Swiftly swayed, not stirred

Taylor Swift’s stop has been a boon to the city-state, with analysts estimating that seven in 10 of the 300,000 concertgoers will be coming in from abroad, spending between US$260 million to $370 million on hotels, food and entertainment.


Taylor Swift’s concerts began in Singapore on March 2 at the National Stadium, with the last concert to be held on March 9. PHOTO: THE STRAITS TIMES

March 8, 2024

JAKARTA – This week, Southeast Asia witnessed a multi-day gathering where issues that matter to many hearts and minds were shared and celebrated.

We are of course talking about American megastar Taylor Swift’s week of concerts in Singapore, which is her only stop in the region as she goes around the world on her Eras Tour.

Around 300,000 of Swift’s passionate fans, also known as Swifties, from around the region are expected to attend the six sold-out shows that began last Saturday.

Swift’s stop has been a boon to the city-state, with analysts estimating that seven in 10 of the 300,000 concertgoers will be coming in from abroad, spending between US$260 million to $370 million on hotels, food and entertainment, with the cost of flights into Singapore nearly tripling and accommodation bookings almost quintupling throughout the week.

Hotel rooms in Singapore are reported to cost 30 percent more this week than in pre-pandemic 2019. Bookings for attractions and tours in the city have also shot up by more than 20 percent.

For a few days, Swifties from across ASEAN are united, or more specifically, geographically concentrated in Singapore.

Social media timelines are teeming with photos and videos of fans sharing, and boasting, of attending the concerts in what some would consider a once-in-a-lifetime opportunity.

It was hard to hear, but most fans have been able to accept Swift’s single stop in the region. After all, why would Singapore not be the only place to hold her concerts? In ASEAN, Singapore is the only advanced economy.

A concert by a star of Swift’s scale needs to be hosted by the highest standards that in the region, only Singapore can offer, right?

Or so Southeast Asian Swifties and governments thought and came to accept.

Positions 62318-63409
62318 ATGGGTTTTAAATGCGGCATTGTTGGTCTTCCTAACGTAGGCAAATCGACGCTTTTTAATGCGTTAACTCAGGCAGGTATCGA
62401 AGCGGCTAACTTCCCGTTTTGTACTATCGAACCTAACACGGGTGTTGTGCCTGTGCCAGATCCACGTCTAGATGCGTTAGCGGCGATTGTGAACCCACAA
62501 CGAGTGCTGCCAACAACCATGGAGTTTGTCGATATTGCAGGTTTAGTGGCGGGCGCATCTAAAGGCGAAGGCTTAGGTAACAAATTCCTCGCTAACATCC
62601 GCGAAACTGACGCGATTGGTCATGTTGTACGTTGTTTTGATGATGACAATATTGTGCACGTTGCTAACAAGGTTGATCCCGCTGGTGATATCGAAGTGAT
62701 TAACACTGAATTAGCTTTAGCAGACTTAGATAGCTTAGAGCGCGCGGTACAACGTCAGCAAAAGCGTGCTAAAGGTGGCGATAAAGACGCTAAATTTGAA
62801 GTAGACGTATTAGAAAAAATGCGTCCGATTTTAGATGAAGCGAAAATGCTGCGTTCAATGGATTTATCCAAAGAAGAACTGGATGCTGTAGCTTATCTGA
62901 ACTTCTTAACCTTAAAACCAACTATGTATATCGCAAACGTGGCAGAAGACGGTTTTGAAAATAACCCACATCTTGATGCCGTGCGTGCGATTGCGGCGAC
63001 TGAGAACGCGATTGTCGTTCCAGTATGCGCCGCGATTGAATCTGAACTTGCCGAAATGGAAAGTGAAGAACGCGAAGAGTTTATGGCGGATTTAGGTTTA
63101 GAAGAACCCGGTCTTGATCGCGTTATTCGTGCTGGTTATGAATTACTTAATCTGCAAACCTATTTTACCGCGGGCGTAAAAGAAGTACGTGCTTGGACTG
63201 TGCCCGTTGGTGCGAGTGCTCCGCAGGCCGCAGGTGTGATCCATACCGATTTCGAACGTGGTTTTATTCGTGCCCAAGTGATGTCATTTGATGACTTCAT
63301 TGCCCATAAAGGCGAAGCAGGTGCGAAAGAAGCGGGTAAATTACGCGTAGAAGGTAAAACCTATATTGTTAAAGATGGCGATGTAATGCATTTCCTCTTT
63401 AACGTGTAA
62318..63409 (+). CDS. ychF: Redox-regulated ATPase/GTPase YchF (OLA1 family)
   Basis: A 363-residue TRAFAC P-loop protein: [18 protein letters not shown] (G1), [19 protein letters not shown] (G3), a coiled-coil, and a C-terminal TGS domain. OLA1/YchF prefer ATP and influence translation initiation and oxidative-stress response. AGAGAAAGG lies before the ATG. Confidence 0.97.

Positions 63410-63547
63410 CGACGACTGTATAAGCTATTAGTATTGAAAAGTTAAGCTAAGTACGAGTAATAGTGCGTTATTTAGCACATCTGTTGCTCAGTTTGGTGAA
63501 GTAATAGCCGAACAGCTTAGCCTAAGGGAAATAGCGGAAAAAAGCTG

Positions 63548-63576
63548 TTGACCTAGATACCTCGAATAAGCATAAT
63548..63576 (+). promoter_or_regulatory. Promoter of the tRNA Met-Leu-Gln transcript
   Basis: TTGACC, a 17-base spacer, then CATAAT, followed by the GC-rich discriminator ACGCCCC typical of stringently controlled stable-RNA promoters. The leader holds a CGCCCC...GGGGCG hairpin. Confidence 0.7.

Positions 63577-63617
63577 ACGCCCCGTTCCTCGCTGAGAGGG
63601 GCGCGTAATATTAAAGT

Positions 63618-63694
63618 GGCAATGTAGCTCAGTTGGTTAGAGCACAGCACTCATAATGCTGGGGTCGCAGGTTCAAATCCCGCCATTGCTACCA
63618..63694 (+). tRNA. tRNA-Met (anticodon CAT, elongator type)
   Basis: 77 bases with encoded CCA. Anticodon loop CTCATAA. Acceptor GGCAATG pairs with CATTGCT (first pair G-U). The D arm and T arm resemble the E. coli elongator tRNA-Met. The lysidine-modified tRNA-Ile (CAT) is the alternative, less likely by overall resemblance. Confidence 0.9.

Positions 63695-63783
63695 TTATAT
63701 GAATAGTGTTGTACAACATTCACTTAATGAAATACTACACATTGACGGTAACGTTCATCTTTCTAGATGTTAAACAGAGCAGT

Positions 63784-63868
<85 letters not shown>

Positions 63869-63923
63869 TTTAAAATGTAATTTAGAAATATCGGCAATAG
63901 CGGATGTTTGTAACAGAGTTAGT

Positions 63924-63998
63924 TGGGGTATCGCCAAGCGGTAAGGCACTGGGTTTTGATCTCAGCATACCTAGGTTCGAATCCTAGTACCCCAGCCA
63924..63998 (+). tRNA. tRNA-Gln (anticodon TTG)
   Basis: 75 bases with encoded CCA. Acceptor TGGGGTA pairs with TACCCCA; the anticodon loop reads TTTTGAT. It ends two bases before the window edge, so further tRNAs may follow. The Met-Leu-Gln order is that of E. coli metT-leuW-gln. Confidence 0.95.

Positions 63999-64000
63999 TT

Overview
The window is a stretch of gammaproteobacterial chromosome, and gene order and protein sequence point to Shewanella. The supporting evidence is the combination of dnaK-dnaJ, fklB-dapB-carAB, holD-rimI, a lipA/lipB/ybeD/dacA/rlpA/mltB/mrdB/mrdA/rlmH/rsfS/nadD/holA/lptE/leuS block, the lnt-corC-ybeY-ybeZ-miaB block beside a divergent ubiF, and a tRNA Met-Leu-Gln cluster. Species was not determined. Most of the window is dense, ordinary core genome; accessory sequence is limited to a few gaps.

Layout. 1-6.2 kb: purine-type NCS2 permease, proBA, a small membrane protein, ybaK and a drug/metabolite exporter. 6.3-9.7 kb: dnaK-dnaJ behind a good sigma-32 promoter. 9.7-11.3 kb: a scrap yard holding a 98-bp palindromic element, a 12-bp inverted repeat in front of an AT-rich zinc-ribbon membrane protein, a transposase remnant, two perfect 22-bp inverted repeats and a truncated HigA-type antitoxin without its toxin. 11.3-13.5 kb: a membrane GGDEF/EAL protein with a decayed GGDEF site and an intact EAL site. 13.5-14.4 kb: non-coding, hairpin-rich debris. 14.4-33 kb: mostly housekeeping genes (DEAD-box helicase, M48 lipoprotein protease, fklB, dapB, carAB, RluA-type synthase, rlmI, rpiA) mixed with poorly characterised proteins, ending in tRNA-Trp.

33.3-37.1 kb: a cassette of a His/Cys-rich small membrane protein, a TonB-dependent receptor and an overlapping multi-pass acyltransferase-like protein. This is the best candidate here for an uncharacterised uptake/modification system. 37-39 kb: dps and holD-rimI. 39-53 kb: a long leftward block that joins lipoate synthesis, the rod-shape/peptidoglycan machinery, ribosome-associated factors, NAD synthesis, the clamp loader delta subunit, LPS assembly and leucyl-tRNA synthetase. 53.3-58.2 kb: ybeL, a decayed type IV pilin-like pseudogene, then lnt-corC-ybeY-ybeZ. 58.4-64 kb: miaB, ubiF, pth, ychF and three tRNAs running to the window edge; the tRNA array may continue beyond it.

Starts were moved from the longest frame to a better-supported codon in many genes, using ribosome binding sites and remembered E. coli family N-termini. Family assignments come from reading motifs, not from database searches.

Then came the report, from Thai Prime Minister Srettha Thavisin, that Singapore offered Swift up to $3 million per concert if she agreed not to play anywhere else in Southeast Asia.

Srettha told a business forum in Bangkok on Feb. 19 that global concert promoter Anschutz Entertainment Group (AEG) had told him about the deal with Swift in exchange for exclusivity.

“If I had known this, I would have brought the shows to Thailand,” he said as quoted by the Bangkok Post.

Last week, a Philippine lawmaker also criticized Singapore, saying this was not “what good neighbors do”.

Philippine district representative Joey Salceda even asked the Department of Foreign Affairs to ask the Singaporean ambassador to the Philippines about the claims of exclusivity.

On Tuesday, Singapore Prime Minister Lee Hsien Loong entered the fray, defending the secretive arrangement. It was a jarring statement since Lee made it during the ASEAN-Australia special summit in Melbourne, a sober affair typically more preoccupied with matters of security and economic growth.

“A deal was reached. And so it has turned out to be a very successful arrangement. I don’t see that as being unfriendly,” Lee told a joint press conference with his Australian counterpart.

On Thursday, Indonesia’s Coordinating Maritime Affairs and Investment Minister Luhut Binsar Pandjaitan chimed in during the cultural squabble, arguing that Indonesia should also be able to have a similar exclusive deal in the future to match Singapore’s Swift contract.

“What Singapore can give, we will also give. We must have the courage to compete. If Singapore can make a profit, why can’t we?” Luhut, a former Indonesian envoy to Singapore, said in a business forum in Bali.

With the region’s heads of state getting involved in the controversy, we cannot help but wonder whether this Taylor Swift issue is threatening ASEAN unity.

After the glitter settles, scholars and analysts will probably soon offer us better perspectives or insights on what is currently taking place. Those in universities where courses on Taylor Swift are offered can certainly help.

We hope Swifties can enjoy the shows and treasure the memories, the Singaporean government gets what they bargained for and other ASEAN governments learn a lesson for the future.

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